To get there, IT professionals should reorient themselves to examine their company’s top business priorities first, not the top technology problems. In other words, get to the fundamental root of the issue driving the need for a technological shift: What are the business reasons behind the move to the technology, and what are the business priorities?

In a real-world example, one midsized energy company considered installing a software-defined wide area network, or SD-WAN. Not only did the new network generate cost savings, but it also made sense to help stabilize network connections across their 150-plus sites, enabling their workforce to become more efficient and reliable. After analyzing their prior network setup versus the SD-WAN deployment, the company found it would save over $1.3 million per year while decreasing overall headcount.

Strengthening Security for a Newly Hybrid Workforce

Midsized businesses have more personnel and customers to manage than small startups, yet they also lack the resources of larger companies that can pursue multiple digital transformation initiatives at once. For this reason, midmarket companies need to be selective in how they roll out their digital transformation efforts.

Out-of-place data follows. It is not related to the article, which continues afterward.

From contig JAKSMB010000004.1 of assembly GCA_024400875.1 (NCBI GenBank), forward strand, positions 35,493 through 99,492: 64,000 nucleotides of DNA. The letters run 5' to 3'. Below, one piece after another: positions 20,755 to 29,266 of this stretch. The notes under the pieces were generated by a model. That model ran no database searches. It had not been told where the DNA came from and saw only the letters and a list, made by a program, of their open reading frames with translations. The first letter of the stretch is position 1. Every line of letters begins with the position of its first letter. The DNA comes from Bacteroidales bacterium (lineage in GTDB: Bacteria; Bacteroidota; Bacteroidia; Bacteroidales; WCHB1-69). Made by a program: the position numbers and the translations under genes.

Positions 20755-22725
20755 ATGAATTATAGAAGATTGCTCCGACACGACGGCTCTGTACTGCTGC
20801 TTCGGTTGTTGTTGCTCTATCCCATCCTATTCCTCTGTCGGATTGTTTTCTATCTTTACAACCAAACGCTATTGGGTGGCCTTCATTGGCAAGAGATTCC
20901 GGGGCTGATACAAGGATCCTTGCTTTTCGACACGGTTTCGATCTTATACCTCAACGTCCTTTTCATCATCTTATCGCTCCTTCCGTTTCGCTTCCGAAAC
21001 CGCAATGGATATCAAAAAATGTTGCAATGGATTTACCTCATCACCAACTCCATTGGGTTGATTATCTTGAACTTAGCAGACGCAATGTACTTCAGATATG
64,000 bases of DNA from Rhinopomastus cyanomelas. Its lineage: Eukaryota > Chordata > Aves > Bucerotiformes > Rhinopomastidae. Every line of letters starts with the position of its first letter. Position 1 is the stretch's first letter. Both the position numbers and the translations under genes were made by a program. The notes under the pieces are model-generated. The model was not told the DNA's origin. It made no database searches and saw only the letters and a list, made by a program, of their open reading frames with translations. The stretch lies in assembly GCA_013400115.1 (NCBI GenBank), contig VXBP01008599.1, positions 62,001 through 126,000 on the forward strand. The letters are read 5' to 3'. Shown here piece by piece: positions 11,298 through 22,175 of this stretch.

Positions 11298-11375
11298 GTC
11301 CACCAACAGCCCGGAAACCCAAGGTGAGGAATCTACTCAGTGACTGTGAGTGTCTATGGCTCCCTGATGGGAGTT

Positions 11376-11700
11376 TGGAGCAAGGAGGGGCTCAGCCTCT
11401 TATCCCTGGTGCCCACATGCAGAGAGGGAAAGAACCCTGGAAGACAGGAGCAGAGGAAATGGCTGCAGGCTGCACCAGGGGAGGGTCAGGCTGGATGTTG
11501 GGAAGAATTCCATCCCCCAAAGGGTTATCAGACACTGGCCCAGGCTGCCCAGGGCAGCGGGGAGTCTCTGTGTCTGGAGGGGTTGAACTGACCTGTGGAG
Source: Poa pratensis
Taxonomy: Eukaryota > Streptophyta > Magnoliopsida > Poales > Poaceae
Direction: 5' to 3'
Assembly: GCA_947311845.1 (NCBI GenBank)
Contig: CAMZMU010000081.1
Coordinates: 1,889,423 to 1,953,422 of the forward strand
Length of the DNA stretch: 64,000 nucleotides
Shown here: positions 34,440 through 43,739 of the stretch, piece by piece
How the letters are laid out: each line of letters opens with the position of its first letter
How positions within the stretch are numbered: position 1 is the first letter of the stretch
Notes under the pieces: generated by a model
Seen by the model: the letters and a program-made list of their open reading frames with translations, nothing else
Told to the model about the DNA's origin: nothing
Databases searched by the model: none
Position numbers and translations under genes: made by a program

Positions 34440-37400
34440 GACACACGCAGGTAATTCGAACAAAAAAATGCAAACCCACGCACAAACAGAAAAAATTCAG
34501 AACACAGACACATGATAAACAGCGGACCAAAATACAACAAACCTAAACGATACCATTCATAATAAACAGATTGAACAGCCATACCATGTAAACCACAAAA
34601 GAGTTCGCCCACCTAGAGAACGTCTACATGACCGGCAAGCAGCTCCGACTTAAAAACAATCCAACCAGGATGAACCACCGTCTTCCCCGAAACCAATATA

In the current climate, we are seeing a permanent hybrid workforce emerge due to a shift in worker values under the pandemic. Combined with the solutions adopted for remote work, this change is impacting the way the IT department functions. Now IT needs to support employees who are based at home, at an office, or any other location around the globe. Digital transformation can allow businesses to meet this need for a permanent hybrid workforce, including managing remote meetings and securing data at an increased number of endpoints.

Along those lines, a digital transformation can also help organizations upgrade their overall security posture. With the emergence of a hybrid workforce, IT leaders need to ensure appropriate levels of security to protect their highly distributed business users and assets. Cybercrimes will continue to rise, and with a more distributed attack surface with varying levels of security, organizations will need to ensure the security of their data no matter where it is located.

Overall, midmarket IT leaders need to develop effective strategies for digital transformation that can solve real business problems through technology adoption. A successful strategy includes aligning the right people with the right processes and technologies, and from there, focusing on making continual improvements through ongoing software development and staff training. Remember, there can be no shortcuts because every company today—and every competitor—is now a technology company.